Maybe it was meant for me to read this interview. A few days ago, I stumbled across an interview late tenor saxophonist Dexter Gordon did with DownBeat magazine in 1972. Gordon had just won the DownBeat Critics Poll (which is indeed an auspicious honor in jazz) and he was speaking with a reporter about what the honor meant to him as well as about his experience living in Europe.
The end of the interview really caught me off guard because it just so happens to touch on the exact subject matter that has been causing controversy within various parts of the jazz community.
Here is exactly what was said at the end of the DownBeat interview:
JA: What do you prefer to call your music—jazz or black music?
DG: “What I’m doing—I prefer to call that jazz, because to me it’s not a dirty word. To me, it is a beautiful word—I love it. And, I mean, if I were to call it black music that would be untrue, because there are a lot of other influences in there. In jazz, there is a lot of European influence harmonically. Many of the harmonic structures of bebop come from Stravinsky, from Handel and Bartók, so to say “black music”—I don’t know what that is, unless it would be some African drums or something.”
As soon as I read those words, I thought “What a great way to sum up exactly how I feel about the word jazz and Black American Music.”
For those who have not heard about the whole #BAM issue, jazz trumpeter Nicholas Payton wrote a controversial blog post last November explaining why the word jazz is racist terminology and why the word “Black American Music” or #BAM should be used in place of jazz. (Check out my blog post for a more in depth discussion about it)
As expected, the blog post turned into an ongoing debate that has not yet ceased, but has continued to stir up conversations as well as arguments regarding the racial correlation to jazz music.
As I stated in my previous post about the issue, jazz is just a word; we should move past the racial connection to the genre, and instead accept the fact that this music is composed of many ethnic facets, not just by African Americans.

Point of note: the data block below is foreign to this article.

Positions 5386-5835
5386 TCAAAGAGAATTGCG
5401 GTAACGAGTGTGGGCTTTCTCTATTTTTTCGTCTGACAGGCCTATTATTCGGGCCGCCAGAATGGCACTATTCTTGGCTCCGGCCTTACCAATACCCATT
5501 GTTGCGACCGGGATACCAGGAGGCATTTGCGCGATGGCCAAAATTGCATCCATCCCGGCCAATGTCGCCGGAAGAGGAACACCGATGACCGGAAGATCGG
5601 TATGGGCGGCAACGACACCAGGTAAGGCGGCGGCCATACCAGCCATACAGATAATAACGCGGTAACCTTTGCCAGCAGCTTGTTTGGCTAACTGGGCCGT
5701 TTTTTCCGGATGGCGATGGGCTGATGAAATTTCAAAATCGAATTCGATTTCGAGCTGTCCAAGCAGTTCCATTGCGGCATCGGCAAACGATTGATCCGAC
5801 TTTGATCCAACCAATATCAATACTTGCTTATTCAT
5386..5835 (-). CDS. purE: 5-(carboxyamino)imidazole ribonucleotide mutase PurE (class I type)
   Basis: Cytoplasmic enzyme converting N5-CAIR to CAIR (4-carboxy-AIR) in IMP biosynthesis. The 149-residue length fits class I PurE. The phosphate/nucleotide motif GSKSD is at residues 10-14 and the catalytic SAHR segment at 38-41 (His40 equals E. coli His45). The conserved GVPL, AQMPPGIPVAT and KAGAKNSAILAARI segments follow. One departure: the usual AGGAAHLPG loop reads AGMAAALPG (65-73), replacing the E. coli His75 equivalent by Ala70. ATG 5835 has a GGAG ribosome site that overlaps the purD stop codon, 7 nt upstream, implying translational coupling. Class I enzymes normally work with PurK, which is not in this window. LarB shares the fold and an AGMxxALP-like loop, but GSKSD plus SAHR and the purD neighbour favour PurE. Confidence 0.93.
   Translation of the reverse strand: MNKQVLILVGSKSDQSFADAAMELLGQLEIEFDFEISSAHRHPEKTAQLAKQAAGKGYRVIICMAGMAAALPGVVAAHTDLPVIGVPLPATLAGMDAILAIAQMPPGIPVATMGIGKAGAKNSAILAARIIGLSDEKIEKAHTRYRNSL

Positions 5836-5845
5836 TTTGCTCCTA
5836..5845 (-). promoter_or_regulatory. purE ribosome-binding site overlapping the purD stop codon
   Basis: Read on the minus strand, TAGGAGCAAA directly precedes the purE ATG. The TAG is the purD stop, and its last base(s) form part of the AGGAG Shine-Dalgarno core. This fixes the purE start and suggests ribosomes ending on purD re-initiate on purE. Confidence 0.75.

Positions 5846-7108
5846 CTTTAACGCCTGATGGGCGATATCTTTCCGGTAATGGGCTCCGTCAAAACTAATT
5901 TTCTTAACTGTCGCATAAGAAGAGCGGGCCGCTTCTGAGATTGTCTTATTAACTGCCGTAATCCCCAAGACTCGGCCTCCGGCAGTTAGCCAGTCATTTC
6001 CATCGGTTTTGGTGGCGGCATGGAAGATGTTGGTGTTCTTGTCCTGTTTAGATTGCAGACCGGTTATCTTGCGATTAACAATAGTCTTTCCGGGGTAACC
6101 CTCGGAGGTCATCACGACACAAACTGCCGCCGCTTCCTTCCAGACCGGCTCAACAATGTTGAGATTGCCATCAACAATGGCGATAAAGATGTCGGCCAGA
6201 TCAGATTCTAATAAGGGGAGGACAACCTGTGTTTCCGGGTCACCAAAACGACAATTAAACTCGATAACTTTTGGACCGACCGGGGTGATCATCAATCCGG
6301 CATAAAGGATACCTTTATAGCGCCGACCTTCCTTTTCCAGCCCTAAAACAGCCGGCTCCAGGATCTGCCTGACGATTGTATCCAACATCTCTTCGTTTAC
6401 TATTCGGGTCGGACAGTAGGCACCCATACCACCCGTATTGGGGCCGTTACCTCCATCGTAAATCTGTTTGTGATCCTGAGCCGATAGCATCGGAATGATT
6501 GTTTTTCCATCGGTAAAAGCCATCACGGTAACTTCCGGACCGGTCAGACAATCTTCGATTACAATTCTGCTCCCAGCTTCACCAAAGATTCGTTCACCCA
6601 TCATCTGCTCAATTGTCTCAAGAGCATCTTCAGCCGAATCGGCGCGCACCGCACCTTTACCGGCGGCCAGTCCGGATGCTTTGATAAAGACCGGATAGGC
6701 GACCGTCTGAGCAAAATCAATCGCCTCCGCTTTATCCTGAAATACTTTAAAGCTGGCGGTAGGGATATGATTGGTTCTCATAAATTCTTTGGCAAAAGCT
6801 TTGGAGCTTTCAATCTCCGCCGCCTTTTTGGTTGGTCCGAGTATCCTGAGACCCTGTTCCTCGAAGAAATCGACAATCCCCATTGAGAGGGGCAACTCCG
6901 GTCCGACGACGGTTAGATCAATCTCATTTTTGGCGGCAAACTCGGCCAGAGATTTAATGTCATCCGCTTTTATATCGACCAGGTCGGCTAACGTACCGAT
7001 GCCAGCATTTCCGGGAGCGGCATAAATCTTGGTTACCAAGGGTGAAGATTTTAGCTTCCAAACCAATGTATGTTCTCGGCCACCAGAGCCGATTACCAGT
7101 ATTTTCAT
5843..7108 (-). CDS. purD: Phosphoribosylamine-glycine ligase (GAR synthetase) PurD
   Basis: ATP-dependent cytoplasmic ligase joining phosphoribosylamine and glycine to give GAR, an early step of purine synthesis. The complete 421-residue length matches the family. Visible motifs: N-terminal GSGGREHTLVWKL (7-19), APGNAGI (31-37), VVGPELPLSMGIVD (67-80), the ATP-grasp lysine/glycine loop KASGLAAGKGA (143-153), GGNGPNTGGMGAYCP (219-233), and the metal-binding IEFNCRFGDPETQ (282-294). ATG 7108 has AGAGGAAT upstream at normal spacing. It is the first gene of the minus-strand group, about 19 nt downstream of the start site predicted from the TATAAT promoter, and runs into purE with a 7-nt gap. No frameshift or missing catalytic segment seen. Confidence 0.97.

It”s easy to blame Payton for the whole racial debate about music,but in actuality, this issue is hardly new. It has been going on for years, ever since the genre was created! As you can see from Gordon’s interview, he was fully clear on his opinion about the matter.
This issue of whether the word jazz is racist even got me all fired up and ready to discuss the issue whenever its mentioned. Even though I may not agree with Payton’s position about jazz, I am glad this discussion is continuing to be viewed from a critical perspective. It has caused me to dig deeper into the lens of jazz and look for answers regarding the foundation of the word and its connection to various cultures.
Stay tuned for more discussions about # BAM….and maybe even an interview with Mr. Payton himself.
Click here to read the entire Dexter Gordon interview from DownBeat.
Discussions about BAM
- All that BAM(the Nicholas Payton profile, by Doug Fischer)
- Video Interview with Nicholas Payton
- Nicholas Payton plays BAM, not Jazz